THIS REVIEW CONTAINS SPOILERS. Sorry.
When I watched this story on original broadcast, I adored it. It went straight into the top spot as my favourite Doctor Who story ever. I knew this was probably temporary because it was precisely the story I needed after what had been quite a dark preceding season of Doctor Who, but I loved it.
Now, on the first re-watch after some time I still love it. It manages to balance fun, silly, moving and excitement rather well. It’s paced beautifully. Douglas Mackinnon’s direction is top-notch.
And it is, I think, the perfect end to the story of the Doctor and River Song. Bringing her back now would, like the repeated returns of Rose, be a disappointment. Whether by accident or design Steven Moffat has managed to tell a pretty perfect time-travelling love story. We should be generous and assume it was by design.
I have liked River Song. I think Alex Kingston has played her to perfection. It will be a shame not to see her again, but don’t spoil this perfect end by bringing her back dear future showrunners. Everything has its end. Although – one tiny quibble – I think she’s uncharacteristically obtuse in not realising that this is the Doctor before she does. However, I forgive that because it gives us the best ‘Hello Sweetie’ in the whole series (and I love River’s attempts to win back some credibility in its aftermath.)
Capaldi is excellent in this too. He gets two of my favourite Capaldi moments in this story: his entrance into the TARDIS – ‘finally’ and his speech at the end to River when he’s ostensibly talking about the Singing Towers but is, in reality, talking about something entirely different. This is the first Capaldi story I’ve watched for a while and it reminded me once again why I’ve put him at the top of my list of favourite Doctors, which is – in its way – as arbitrary as my list of favourite Doctor Who stories. He can do it all. I think the key to playing the Doctor is the ability to shift from serious to silly in a moment and Capaldi can do that.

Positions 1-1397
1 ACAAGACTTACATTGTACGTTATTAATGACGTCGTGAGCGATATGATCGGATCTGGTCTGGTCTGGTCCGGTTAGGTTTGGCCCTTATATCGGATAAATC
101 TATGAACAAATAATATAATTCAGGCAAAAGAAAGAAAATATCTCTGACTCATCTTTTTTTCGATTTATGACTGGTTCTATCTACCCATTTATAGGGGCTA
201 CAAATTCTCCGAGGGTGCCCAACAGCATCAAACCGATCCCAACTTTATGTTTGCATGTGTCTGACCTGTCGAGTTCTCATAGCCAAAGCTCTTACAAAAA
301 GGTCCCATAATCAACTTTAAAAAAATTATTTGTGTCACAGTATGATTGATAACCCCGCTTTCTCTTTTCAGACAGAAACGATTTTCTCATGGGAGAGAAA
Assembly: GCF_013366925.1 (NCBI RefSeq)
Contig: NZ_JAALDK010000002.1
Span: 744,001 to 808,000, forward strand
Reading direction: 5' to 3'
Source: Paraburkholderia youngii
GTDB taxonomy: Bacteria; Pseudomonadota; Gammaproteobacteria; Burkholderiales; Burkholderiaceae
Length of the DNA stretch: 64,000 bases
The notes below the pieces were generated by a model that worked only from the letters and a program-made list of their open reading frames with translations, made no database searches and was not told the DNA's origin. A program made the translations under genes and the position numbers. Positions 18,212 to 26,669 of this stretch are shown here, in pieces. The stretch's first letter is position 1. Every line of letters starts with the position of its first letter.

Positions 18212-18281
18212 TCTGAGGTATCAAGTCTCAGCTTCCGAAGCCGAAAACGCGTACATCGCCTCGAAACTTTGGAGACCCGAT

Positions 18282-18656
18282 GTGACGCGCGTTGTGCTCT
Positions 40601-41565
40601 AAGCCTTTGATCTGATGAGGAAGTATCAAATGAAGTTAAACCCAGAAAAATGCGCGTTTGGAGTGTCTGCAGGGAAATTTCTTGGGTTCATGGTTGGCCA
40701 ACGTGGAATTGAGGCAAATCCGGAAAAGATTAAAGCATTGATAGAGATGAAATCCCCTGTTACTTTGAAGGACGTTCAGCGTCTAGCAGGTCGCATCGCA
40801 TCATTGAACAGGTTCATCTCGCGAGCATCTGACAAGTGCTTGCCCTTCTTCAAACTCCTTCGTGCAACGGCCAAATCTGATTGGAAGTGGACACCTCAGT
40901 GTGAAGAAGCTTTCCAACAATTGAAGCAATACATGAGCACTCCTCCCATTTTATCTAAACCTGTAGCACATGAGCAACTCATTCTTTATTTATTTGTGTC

The supporting cast, of whom there are not a lot, do a fine job in small-ish parts. Greg Davies gets to be loud and obnoxious, Matt Lucas gets to be funny, silly and a little strange as Nardole and Philip Rhys gets to be handsome as Ramone. None of them are particularly stretched but all of them do what they are asked to do with aplomb.
I should also add some praise for Rowan Polonski as Fleming, the maître d’ of the Starship Harmony and Redemption who channels the obsequiousness delightfully and then manages to turn into a total git. River Song gets to give him a lovely verbal execution towards the end of the story.
The idea of the Starship Harmony and Redemption, which I overlooked on the first watch, is a horrible and interesting one. It’s basically a place where genocidal maniacs go to relax. Even the crew, according to River, are murderers. I’m not sure it would be the sort of place one would like to hang out for lunch, but the decision of River and the Doctor not to save the ship and, I assume, let most of the passengers die seems to fit this. Perhaps Steven Moffat needed this to make sure that the final moments of that episode allowed the Doctor and River their moment. Having them aboard a ship full of people worth rescuing might have made that a bit messy.
And there we have it. Still vastly enjoyable. I still cried a little. I still think they should have kissed at the end.
Christmas is over for another year. The Doctor and River are spending their long, long night on Darillium and we must move onwards and upwards. We meanwhile have a year to wait for the next episode of Doctor Who, The Return of Doctor Mysterio. Of course, this being the future you won’t have to wait that long for my article.
Tony Cross is the creator of the wonderful Centurion Blog's found HERE and HERE.
Image – BBC.